Traverse City Record-Eagle
---- — Factual but not fair?
The Aug. 17 Record-Eagle article “Not all millage money destined for roads” was “factual” but not necessarily “fair.”
The newspaper, fresh from its exposé of NMC shooting itself in the foot for placing their millage on a costly August ballot and not clearly stating how the monies would be spent, has decided to take on the Road Commission’s plan to put a 1-mill tax on the November ballot for much-needed road repairs.
The article focuses on the “fact” that funds collected via the road millage may not necessarily all be spent on roads.
Perhaps another bait and switch plot?
In fairness, the article should have also reported two additional but very relevant facts.
1. Of the $4.4 million collected annually all but 3 percent ($125,000) will be spent on road repair/maintenance.
2. The fact that monies “may” be directed elsewhere is totally beyond the control of Road Commission or county officials. State law provides that a certain percentage of funds collected from several millage taxes, including this one, be redirected from the recipient, in this case the Road Commission, to a Tax Incremental Fund such as the one previously established by Traverse City.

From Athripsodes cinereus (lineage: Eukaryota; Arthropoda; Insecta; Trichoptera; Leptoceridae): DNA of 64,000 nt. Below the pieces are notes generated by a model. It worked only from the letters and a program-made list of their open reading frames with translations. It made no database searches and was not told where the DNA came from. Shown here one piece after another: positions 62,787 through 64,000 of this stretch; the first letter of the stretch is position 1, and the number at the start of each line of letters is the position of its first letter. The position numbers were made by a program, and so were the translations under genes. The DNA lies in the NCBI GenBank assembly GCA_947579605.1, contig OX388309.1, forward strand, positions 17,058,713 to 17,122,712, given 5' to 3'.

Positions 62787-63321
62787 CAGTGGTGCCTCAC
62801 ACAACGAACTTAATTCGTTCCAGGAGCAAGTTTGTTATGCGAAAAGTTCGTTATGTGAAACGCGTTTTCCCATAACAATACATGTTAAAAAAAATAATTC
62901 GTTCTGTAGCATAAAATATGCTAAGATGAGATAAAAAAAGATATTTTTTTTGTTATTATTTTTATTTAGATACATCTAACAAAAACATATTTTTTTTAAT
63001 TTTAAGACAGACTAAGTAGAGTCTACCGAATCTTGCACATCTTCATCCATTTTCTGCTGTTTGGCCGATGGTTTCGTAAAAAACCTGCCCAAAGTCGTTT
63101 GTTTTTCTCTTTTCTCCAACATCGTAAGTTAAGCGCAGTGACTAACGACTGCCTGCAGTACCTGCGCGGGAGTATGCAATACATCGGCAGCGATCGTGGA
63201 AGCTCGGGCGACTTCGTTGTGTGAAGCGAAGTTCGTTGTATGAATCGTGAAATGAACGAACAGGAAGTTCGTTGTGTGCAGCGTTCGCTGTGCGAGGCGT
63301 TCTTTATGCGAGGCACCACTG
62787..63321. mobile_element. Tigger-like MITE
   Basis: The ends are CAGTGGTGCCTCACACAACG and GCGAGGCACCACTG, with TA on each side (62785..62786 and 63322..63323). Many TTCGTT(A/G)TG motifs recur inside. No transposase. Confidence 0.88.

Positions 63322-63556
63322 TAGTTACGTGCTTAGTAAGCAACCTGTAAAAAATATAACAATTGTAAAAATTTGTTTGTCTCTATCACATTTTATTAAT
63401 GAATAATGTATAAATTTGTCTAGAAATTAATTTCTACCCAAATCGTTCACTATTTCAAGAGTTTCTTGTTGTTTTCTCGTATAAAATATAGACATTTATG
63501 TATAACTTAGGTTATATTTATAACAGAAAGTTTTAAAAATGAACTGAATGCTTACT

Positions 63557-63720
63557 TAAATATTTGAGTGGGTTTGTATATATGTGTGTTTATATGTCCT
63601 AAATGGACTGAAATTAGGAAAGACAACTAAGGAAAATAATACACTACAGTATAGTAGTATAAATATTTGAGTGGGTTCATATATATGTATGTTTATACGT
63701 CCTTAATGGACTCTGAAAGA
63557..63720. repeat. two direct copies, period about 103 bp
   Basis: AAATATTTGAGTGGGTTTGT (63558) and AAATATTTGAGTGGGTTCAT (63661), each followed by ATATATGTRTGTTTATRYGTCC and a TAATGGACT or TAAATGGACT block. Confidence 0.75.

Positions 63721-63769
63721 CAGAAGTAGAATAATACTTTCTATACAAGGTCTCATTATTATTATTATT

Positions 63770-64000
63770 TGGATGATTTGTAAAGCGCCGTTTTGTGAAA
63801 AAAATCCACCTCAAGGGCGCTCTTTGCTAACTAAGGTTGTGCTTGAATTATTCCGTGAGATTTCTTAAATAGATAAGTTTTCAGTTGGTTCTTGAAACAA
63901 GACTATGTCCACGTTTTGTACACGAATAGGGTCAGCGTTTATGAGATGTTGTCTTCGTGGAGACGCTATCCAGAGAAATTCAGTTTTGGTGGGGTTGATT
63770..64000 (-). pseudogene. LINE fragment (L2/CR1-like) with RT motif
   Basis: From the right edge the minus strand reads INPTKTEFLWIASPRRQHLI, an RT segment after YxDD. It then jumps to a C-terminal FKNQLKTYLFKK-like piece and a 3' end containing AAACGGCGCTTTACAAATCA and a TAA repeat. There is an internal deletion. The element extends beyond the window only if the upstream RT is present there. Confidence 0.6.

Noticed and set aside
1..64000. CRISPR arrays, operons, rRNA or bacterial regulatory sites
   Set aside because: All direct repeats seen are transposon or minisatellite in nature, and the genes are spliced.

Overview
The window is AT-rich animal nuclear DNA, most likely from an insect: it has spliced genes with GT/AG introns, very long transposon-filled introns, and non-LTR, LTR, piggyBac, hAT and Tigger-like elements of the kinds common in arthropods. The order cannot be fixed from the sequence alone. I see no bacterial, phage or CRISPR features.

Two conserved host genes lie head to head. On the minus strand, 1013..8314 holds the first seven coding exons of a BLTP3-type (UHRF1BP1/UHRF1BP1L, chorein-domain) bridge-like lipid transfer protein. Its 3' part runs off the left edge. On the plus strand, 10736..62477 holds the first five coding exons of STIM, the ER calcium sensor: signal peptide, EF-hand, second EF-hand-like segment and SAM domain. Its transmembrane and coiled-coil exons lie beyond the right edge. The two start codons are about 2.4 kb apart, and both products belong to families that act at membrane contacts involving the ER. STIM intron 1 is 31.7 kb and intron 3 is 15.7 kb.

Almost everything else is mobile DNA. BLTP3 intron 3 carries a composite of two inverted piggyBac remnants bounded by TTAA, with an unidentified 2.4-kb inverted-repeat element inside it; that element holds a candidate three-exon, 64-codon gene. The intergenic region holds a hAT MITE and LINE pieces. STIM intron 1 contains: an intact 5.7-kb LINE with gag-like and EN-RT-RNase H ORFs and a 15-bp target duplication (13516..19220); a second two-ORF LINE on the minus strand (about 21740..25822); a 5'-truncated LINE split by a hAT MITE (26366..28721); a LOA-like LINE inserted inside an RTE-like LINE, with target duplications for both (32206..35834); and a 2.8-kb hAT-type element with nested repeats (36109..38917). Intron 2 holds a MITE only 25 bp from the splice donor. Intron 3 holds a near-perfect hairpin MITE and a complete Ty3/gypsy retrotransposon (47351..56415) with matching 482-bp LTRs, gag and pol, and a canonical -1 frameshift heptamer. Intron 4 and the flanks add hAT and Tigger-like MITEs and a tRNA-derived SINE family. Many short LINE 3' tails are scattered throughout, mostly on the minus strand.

Gordie La Pointe
Obey rules of the road
I was just coming down M-22, trying to turn right into the Tom’s parking lot. Alongside of M-22 is a sidewalk/bicycle path, with clearly marked stop signs at the intersection of Tom’s driveway, for the walkers/bicyclists to stop. The reason the cars and myself could not make the turn into the parking lot is because a group of bikers totally ignored the stop signs, riding right across the entrance to the lot. As tragic as bike/car accidents are, I am getting a little tired of hearing about the poor bikers. They apparently want the use of the roads, without any regard for the rules of the road. Almost every day, I observe bikers riding through stop signs and totally ignoring other road signs. I used to ride bikes but always obeyed the rules of the road and gave automobiles a wide berth knowing that sometimes a bike is hard to see.